way that each number appears once, and only once
in a row, column, and subgrid (ErcseyRavasz &
Toroczkai, 2012). The rule implies each square of
the puzzle is tightly associated with other squares
located on the same row, column, and subgrid.
These squares are called ‘Peers’, and their count
number is calculated as follows:
31
(1)
where refers to the peers number of any square
in the puzzle. In a 99 Sudoku puzzle (where
and equals to 3); there are 20 peers for each square
(see
Figure 3).
Figure 3: ‘Peers’ (light red) of [F,4] square (dark red).
In order to solve a Sudoku puzzle, blank squares
have to be completed with valid candidates until the
correct number is found; each square contains what
are called ‘Potential candidates’, or simply
‘Candidates’. The potential candidates are the
possible valid values of the set of integers: one to
nine, and each square has an exclusive set of
candidates while solving the puzzle. The set of valid
candidates can be described as follows (Crook,
2007; Edelkamp & Schrodl, 2012; Klingner &
Kanakia, 2013):
1,2,..,9
\
∪
∪
(2)
where denotes the valid candidates set of the
current square , and 1


. ,,
and are assigned values sets of ’s peers located
on row, column and subgrid, respectively.
As previously mentioned, Sudoku solvers are
categorized to two main types, deductive and search
algorithms. Deductive algorithms are remarkably
slower and more difficult to develop because
immense coding effort is required (Norvig, 2010).
Each pattern requires a strategy to be recognized by
these algorithms, for instance, the ‘forbidden
rectangle’. A forbidden rectangle, as shown in
Figure 2, is a virtual rectangle that appears in the
Sudoku main grid, and all its corners have the same
candidates. This phenomenon prevents the puzzle
from having a unique solution. Thus, unless the
deductive algorithm is provided with sufficient tools
to manage this pattern (which is usually caused by
poor puzzle design), the algorithm ends without
solving the puzzle.
On the other hand, search algorithms, such as
BT, do not encounter problems when solving the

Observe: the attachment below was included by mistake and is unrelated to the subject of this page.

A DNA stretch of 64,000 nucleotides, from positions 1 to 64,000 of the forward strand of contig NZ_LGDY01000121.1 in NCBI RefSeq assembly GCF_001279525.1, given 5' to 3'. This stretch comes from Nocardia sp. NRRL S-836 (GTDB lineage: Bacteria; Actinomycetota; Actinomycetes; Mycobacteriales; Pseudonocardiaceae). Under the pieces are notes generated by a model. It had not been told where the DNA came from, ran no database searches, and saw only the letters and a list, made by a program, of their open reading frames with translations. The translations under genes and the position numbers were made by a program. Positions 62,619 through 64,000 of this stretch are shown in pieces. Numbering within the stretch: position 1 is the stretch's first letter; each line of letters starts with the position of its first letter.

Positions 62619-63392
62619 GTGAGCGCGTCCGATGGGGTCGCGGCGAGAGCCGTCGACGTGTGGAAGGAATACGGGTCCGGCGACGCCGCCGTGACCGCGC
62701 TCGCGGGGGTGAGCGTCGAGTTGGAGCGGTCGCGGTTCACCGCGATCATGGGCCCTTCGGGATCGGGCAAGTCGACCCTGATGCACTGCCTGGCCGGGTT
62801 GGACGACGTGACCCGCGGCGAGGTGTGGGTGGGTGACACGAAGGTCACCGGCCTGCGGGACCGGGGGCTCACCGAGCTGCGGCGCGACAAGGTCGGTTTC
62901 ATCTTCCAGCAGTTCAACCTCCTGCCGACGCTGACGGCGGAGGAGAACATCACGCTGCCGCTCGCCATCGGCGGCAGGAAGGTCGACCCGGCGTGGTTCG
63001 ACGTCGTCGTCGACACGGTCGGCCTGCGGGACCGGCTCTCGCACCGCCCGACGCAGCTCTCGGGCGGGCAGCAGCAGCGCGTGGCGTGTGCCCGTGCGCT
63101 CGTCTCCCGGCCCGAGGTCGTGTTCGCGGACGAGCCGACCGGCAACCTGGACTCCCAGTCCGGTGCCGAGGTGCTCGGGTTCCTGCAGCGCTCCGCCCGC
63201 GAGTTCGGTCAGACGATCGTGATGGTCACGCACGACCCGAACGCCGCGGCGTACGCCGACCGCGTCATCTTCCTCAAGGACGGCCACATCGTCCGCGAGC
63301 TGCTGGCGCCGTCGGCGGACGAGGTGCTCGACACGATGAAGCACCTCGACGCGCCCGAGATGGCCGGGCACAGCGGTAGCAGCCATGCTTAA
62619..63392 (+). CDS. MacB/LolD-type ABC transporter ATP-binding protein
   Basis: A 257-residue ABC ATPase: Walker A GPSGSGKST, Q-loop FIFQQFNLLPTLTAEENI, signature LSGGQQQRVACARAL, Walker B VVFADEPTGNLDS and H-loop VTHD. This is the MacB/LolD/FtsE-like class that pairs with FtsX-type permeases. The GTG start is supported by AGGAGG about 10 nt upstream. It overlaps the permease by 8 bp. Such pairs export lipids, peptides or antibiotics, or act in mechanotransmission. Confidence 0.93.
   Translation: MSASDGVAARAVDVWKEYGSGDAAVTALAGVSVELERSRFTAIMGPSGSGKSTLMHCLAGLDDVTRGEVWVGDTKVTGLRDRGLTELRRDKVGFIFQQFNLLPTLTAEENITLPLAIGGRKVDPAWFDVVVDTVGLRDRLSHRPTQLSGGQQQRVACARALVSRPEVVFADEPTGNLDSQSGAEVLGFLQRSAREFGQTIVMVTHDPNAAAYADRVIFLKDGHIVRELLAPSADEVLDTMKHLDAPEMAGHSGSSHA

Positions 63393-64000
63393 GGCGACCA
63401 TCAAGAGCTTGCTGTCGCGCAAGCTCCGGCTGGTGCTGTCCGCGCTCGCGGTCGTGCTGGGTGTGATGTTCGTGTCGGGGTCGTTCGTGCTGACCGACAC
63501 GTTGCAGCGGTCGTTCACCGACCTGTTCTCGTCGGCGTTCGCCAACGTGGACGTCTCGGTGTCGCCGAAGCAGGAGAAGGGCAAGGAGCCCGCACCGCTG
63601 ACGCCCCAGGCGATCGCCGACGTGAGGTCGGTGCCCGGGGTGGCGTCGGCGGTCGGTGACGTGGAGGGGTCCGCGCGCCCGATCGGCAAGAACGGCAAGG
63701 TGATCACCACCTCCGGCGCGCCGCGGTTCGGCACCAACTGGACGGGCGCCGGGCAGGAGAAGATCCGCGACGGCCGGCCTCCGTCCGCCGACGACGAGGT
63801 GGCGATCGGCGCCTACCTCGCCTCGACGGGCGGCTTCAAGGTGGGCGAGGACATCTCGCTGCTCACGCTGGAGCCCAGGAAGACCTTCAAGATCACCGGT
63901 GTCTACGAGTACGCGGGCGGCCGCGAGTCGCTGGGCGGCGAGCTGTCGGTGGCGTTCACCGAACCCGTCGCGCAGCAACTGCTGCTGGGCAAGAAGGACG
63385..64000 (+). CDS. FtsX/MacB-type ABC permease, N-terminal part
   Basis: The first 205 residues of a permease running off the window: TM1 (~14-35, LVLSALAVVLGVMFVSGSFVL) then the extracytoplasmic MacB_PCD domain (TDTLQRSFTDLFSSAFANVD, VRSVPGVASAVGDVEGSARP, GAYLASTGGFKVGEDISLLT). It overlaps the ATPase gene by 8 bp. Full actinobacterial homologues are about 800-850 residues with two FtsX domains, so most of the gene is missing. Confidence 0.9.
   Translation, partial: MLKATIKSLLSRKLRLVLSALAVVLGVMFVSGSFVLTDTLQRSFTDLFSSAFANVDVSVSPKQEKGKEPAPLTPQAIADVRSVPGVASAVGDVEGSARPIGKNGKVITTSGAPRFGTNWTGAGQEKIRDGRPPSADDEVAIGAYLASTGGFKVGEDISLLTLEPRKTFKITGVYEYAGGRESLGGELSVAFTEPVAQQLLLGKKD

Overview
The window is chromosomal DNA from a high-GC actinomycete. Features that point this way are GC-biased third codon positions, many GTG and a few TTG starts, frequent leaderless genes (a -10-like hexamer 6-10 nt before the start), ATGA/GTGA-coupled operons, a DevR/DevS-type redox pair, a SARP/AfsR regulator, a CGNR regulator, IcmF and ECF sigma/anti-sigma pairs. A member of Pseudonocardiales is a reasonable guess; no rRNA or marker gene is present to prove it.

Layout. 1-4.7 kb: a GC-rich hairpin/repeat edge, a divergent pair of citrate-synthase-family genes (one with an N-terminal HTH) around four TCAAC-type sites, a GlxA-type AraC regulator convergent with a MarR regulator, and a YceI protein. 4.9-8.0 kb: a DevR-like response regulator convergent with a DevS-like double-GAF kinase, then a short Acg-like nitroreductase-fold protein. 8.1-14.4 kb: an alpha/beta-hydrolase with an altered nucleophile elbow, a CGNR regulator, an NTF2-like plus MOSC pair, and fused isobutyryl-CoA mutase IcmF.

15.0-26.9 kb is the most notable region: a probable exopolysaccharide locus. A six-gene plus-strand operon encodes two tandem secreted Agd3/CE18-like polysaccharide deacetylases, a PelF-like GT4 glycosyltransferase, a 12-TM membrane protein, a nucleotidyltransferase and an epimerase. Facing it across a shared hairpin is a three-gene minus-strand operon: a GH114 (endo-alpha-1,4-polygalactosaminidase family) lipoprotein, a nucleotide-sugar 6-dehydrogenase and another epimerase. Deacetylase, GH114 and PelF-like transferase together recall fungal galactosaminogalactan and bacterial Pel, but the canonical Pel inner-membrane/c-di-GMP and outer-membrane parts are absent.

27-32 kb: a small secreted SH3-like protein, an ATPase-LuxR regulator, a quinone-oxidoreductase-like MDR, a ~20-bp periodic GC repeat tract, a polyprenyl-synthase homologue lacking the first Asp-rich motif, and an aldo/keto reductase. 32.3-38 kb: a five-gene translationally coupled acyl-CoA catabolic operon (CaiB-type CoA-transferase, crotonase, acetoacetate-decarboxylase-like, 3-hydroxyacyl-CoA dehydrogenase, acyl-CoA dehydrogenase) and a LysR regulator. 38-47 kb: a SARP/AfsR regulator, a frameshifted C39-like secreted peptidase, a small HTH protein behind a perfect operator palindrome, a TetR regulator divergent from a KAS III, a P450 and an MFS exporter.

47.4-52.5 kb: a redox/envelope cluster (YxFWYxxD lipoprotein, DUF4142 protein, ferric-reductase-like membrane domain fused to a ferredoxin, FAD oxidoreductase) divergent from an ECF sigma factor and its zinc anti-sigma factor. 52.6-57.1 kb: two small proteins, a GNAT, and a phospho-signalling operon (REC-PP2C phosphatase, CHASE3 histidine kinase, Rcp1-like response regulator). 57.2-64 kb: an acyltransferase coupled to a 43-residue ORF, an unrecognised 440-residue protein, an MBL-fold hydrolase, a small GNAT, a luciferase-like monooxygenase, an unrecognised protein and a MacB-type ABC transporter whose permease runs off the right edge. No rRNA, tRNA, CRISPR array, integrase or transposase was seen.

Sudoku set with forbidden rectangle. For example,
while solving the puzzle shown in Figure 2 (A), the
solver could assume that the correct answer for the
[C,4] square is the value five. This makes it
imperative for [C,6] to take the value eight, [H,4] to
also take eight, and [H,6] to take five because these
values are the only valid remaining ones.
Furthermore, the solver could make a different
decision by assuming that the correct answer for
[C,4] is eight. In this context, the assignment value
chain varies to fulfil the Sudoku rule, and the final
result is determined by the first assumption made.
This is attributed to the algorithm’s ability to
backtrack when a conflict occurs, and to attempt
other values.
In practice, the BT search algorithm goes into
iterative recursion calls called ‘labelling’ or
‘assignment’ process (Kumar, 1992), where one of
the candidates is placed in a square, while the others
are stored locally in case the chosen value fails to be
part of the solution. The algorithm continues
assigning values to new variables provided that the
values do not violate the Sudoku rule. However, if
they do, a conflict is declared and the algorithm
aborts the current labelling process in order to
backtrack. After reversing several steps (depending
on availability and the validity of the square
candidates), the algorithm tries other candidates until
the conflict is resolved. This is the basic principle of
backtracking, which is most likely to be a ‘trial and
error’ procedure (Eppstein, 2012; Moraglio et al.,
2006). In this paper, we consider this type of search
algorithm without involving any type of deductive
techniques to enhance efficiency.
BT is one of the most classical bruteforce,
depthfirst search algorithms (Kumar, 1992;
Moraglio et al., 2006) that guarantee finding a
solution for any Sudoku set (when there is one)
because all potential candidates are examined with
respect to the puzzle rule. Forward Checking (FC) is
considered an important improvement technique for
the BT algorithm, and it has the ability of
maintaining a list of valid values for each variable to
be examined. However, it does not follow a specific
strategy for selecting squares. Thus, the square
6
1
713
7
3
61
853
9 24856
5
4
2
12
4
6
A
B
C
D
E
F
G
H
I
ReorderingVariablesusing'ContributionNumber'StrategytoNeutralizeSudokuSets
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